Xavier Veilhan

Flying V

07 - 23 Sep 2017

View of Xavier Veilhan's solo exhibition "Flying-V" at Perrotin, Paris, France
Flying V
Solo Show
7 September - 23 September 2017

Perrotin Paris is delighted to present “Flying V” the seventh solo exhibition dedicated to french artist Xavier Veilhan at the gallery.

Flying V is a model of electric guitar in the shape of an inverted V with a solid body type (i.e. without a soundboard), that was produced for the first time in 1958 by Gibson and became popular thanks to guitarists like Albert King and Jimi Hendrix.
Source: Wikipedia

The work of Xavier Veilhan is a tribute to the inventions and inventors of modernity, via a formal language that mixes the codes of industry and art. He also nourishes his artistic approach through musical collaborations, notably with the group Air and musician Sébastien Tellier as well as with composer Éliane Radigue. Since May and until the end of November, he transforms the French Pavilion of the 2017 Venice Biennale into “Studio Venezia” a musical installation in which professional musicians from across the world record their work throughout the duration of the biennial.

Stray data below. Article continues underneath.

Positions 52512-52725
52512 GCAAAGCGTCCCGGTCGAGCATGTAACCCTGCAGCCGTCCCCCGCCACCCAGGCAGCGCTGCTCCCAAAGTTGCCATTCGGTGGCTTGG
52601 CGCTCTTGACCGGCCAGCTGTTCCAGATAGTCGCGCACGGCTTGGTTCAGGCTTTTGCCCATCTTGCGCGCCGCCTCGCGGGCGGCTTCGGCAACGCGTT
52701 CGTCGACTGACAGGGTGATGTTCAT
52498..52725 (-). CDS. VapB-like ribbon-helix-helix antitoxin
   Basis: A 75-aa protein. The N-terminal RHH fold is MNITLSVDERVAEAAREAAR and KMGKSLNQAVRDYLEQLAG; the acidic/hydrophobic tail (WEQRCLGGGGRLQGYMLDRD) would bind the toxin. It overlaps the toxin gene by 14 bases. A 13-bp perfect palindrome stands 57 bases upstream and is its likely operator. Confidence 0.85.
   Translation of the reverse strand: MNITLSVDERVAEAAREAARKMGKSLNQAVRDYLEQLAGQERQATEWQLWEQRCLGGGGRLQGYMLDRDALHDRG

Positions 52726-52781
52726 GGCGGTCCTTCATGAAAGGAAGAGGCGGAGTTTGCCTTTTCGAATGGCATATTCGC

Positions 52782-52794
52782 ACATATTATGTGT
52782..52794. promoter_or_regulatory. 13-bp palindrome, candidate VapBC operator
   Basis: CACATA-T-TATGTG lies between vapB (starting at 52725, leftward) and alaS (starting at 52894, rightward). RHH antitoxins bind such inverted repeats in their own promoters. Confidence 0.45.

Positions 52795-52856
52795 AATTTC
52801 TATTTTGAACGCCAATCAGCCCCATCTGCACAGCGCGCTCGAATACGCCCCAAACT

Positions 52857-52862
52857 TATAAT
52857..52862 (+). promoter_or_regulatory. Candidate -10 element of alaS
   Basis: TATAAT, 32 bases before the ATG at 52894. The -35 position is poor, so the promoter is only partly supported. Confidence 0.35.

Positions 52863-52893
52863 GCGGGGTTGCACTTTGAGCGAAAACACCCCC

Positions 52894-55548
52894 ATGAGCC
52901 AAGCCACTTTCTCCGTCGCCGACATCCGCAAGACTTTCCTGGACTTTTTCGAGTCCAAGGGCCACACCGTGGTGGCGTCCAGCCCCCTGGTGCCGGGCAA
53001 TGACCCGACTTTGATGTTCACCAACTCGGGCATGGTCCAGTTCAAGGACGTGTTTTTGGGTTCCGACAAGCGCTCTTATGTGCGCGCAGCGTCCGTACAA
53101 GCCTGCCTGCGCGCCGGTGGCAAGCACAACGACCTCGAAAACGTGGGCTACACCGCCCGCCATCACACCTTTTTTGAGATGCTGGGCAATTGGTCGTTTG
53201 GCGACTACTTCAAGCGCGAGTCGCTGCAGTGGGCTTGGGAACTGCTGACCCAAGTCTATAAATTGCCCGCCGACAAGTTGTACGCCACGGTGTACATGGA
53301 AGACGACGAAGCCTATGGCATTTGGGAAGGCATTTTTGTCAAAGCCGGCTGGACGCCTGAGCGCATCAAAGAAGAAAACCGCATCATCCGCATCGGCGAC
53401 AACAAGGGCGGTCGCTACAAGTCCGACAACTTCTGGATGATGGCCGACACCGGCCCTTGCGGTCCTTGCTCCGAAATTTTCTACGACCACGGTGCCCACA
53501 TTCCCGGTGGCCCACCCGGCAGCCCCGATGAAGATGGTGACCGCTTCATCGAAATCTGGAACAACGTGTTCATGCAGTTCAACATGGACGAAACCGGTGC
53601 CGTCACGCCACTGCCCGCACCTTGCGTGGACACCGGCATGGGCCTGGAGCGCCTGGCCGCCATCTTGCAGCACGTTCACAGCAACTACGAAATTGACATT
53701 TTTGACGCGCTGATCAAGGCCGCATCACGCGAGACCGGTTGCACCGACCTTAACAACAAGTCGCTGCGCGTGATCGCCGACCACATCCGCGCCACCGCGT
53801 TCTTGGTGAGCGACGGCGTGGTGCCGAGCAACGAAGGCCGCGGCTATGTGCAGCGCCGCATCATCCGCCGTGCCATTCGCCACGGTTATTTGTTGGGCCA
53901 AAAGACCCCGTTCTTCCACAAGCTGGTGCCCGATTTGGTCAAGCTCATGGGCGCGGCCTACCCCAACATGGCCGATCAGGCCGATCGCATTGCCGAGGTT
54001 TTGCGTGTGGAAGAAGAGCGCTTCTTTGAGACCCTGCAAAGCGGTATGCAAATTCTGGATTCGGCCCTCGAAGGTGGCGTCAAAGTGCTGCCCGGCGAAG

Pursuing his research into formal and acoustic dynamics, Xavier Veilhan presents a series of works at Perrotin that traces new links between architecture and music, sound and space. Sculptural portraits of three music producers, realized in diverse materials, are presented in particular: Nigel Godrich, Swizz Beatz and Philippe Zdar. They are accompanied by the Rays, lines of carbon extended in space, functioning like transparent grids. They offer a half-presence, like the faceted statues, and evoke the dynamic applied to sound and represented by the Doppler effect: when the sound of an object in motion changes tonality until it fades completely.

Mobile n°4, in the third room, blends into an environment of the same color to become, as well, indistinct, ghostly. Xavier Veilhan explores here the instability of a form subjected to constant changes, fluctuating between appearance and disappearance.


The faceted silhouettes of architects Renzo Piano and Richard Rogers command attention with their size and bright color. Their fading reduction transforms them into silent shadows.

These sculptures are a variation to the two homonymous pieces in the Architects series, created for Xavier Veilhan’s personal exhibition at the Chateau de Versailles in 2009. In October, they will join the collections of the Musée National d’Art Moderne and be permanently installed in the Place Edmond Michelet, across from their iconic creation, the Centre Pompidou, only a few months before the exhibition dedicated to the two architects there.
The works are constructed in stainless steel and painted in tones of green, colors that recall the color code of the building and the time of its construction. Exhibited without pedestals at Perrotin, they will mesure up to five meters high once installed in the public space.

Tags: Xavier Veilhan